Xavier Perez properly measured the reigning winner Heaven Knows What in the $50,000 Oakley Stakes for fillies and mares. Aboard Lion Down By Me, “the X-man” blitzed down the lane in the final sixteenth to thwart a repeat stakes win. Sam English’s Lion Down By Me, one of many home-bred winners on the evening, now has won both of his Colonial starts for trainer Robbie Bailes.

For some time Lady Olivia of Northcliff LLC in Rixeyville wasn’t widely known in Virginia racing circles, but they found the front page with their filly in $50,000 Brookmeade at a mile and a sixteenth. Long before the Jacksons started naming the Barbaro brothers after an old framed painting of dogs, David Dobson and Ginger Fox named their farm after their two dogs, Lady and Olivia. Naming their home-bred interest as if she were a self-titled album, the filly Lady Olivia outfinished Reid Nagle’s Leda’s Swan.

Trainer Carla Morgan was tickled about the mount that gave Sheldon Russell’s his second win of the night, this time aboard a 14-1 shot.

“Everybody thought this was a great filly. She was just so big and gangly,” chuckled Morgan. “And I said, ‘Just wait, she’s going to come to herself.  This filly is going to turn around as soon as she matures.’  So we’re real happy with her right now.”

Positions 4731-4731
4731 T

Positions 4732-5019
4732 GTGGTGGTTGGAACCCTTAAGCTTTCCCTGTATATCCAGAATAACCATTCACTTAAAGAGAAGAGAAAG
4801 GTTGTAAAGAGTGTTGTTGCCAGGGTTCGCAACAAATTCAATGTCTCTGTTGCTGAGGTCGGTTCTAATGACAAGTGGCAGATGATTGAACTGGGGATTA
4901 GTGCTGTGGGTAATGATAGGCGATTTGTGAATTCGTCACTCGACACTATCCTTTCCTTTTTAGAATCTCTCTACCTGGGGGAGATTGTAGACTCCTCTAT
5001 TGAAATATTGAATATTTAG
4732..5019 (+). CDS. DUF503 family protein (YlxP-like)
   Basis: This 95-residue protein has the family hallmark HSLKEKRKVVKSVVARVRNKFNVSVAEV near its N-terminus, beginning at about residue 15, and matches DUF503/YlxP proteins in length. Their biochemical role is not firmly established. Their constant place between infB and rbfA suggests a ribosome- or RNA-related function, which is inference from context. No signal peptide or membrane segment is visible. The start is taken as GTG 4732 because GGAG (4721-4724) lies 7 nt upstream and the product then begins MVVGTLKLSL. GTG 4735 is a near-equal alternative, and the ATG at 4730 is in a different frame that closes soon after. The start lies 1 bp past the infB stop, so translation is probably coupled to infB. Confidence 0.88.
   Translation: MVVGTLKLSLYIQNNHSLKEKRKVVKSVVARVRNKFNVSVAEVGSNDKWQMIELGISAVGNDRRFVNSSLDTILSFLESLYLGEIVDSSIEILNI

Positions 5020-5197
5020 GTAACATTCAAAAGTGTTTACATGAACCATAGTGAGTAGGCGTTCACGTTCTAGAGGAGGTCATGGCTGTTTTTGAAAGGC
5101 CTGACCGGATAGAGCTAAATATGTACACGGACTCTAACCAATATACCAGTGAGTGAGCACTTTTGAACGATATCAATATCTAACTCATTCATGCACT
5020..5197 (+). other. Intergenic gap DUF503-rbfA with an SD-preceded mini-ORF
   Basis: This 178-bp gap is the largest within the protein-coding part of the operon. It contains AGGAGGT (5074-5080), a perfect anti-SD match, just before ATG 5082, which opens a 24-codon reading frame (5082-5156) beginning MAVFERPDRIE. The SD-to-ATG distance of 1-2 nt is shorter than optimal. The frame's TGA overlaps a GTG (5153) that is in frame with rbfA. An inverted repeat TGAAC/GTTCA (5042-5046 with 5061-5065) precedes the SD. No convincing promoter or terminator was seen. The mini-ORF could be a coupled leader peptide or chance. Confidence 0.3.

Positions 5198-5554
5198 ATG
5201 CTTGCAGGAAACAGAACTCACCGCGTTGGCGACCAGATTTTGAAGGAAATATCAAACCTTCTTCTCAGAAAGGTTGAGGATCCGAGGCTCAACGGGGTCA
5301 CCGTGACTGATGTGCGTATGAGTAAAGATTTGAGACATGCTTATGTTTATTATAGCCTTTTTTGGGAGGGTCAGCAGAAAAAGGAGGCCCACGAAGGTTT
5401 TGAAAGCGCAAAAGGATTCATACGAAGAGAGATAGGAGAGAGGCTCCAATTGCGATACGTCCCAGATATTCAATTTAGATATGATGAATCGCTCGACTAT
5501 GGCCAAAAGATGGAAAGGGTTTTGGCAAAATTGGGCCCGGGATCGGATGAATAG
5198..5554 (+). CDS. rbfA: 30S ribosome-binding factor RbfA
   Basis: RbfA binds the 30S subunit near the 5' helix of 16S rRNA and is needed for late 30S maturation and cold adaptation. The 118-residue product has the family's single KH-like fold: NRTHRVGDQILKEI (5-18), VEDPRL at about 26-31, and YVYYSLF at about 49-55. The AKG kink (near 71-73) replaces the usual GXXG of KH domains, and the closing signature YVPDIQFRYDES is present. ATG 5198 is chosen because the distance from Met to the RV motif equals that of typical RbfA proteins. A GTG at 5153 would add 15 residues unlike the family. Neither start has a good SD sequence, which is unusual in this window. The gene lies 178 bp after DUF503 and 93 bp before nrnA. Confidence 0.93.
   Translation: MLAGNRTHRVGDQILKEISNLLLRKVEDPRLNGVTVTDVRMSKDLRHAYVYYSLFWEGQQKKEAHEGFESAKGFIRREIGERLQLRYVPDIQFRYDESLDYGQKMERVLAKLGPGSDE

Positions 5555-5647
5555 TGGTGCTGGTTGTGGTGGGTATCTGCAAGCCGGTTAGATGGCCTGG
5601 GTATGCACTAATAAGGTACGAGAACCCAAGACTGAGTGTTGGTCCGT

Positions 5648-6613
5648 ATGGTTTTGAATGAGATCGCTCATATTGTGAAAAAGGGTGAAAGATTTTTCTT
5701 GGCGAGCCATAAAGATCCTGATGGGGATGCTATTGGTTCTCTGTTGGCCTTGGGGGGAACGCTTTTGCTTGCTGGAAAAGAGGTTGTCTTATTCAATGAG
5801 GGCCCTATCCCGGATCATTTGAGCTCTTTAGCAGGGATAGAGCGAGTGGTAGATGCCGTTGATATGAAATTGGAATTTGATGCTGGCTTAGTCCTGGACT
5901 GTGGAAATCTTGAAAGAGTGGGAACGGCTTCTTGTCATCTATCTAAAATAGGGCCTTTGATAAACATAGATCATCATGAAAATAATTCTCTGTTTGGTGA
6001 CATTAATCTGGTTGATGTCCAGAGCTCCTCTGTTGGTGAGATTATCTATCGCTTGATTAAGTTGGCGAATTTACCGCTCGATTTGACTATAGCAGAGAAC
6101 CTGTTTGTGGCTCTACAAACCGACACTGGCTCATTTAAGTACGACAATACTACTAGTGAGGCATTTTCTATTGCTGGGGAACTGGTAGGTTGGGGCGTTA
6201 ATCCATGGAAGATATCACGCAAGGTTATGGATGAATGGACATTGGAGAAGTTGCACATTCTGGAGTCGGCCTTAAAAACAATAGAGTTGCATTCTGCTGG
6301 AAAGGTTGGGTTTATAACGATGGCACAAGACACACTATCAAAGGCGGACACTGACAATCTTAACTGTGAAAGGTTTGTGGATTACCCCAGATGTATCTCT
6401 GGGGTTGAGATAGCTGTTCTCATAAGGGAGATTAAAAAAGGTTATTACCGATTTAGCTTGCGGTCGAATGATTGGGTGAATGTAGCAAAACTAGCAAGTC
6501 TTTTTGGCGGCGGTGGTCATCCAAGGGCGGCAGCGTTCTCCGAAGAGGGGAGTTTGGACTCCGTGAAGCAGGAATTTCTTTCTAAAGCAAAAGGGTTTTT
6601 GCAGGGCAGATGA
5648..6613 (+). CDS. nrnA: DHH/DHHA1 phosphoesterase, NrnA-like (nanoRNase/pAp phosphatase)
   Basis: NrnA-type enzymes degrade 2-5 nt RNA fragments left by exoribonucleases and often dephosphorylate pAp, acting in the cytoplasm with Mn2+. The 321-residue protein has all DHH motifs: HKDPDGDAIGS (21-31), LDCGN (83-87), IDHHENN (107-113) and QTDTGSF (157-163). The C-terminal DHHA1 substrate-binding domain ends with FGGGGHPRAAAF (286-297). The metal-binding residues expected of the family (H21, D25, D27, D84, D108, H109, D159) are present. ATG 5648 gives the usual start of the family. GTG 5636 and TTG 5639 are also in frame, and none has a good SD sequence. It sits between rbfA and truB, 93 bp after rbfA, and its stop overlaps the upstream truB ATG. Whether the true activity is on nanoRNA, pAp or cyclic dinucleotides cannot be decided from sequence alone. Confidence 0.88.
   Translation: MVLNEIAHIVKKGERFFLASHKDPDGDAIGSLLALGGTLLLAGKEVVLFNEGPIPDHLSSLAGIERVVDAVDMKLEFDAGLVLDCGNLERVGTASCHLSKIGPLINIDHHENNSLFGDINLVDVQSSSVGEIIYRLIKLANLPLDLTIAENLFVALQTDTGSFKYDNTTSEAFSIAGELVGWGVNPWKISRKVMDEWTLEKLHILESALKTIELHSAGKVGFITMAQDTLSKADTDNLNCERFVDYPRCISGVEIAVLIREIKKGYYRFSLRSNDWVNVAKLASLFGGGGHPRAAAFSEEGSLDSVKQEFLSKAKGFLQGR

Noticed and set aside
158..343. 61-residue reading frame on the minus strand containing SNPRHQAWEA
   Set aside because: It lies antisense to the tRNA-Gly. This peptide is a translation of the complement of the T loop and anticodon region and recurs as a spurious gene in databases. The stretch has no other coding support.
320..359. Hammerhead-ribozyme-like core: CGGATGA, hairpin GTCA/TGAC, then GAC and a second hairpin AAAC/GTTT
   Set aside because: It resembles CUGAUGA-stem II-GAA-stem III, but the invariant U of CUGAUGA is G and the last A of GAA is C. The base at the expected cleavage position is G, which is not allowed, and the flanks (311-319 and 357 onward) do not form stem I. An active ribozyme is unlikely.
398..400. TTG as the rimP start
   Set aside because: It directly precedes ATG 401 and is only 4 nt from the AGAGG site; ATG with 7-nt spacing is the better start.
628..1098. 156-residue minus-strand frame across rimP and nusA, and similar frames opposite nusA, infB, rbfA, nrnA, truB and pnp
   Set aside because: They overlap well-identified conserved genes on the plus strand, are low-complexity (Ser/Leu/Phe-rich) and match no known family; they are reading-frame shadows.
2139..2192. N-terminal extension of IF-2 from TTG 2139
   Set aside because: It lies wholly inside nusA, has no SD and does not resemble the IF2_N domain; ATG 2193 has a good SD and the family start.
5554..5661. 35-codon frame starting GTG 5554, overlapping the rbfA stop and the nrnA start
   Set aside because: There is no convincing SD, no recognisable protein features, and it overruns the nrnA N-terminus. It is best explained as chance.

If you thought the trainer was excited, owner Dobson had to be tied down.

“We’re here to race in Virginia. We meet so many good people here and it so exciting. Great jockeys, great owners, great trainers, all of this is superb. I mean it’s our first stakes and we’re just over the moon…over the moon.”

The smartest ride of the evening may have been by Russell aboard Dannhauser, a proven Colonial performer trainer Kathleen O’Connell shipped in for her first start of the meet. The $50,000 Bert Allen Stakes at a mile and a sixteenth proved to be the right spot for Dannhauser’s first start in 2013. It was all over when Russell, riding the Audley Farm-bred, found a hole at the sixteenth pole and scored by two lengths.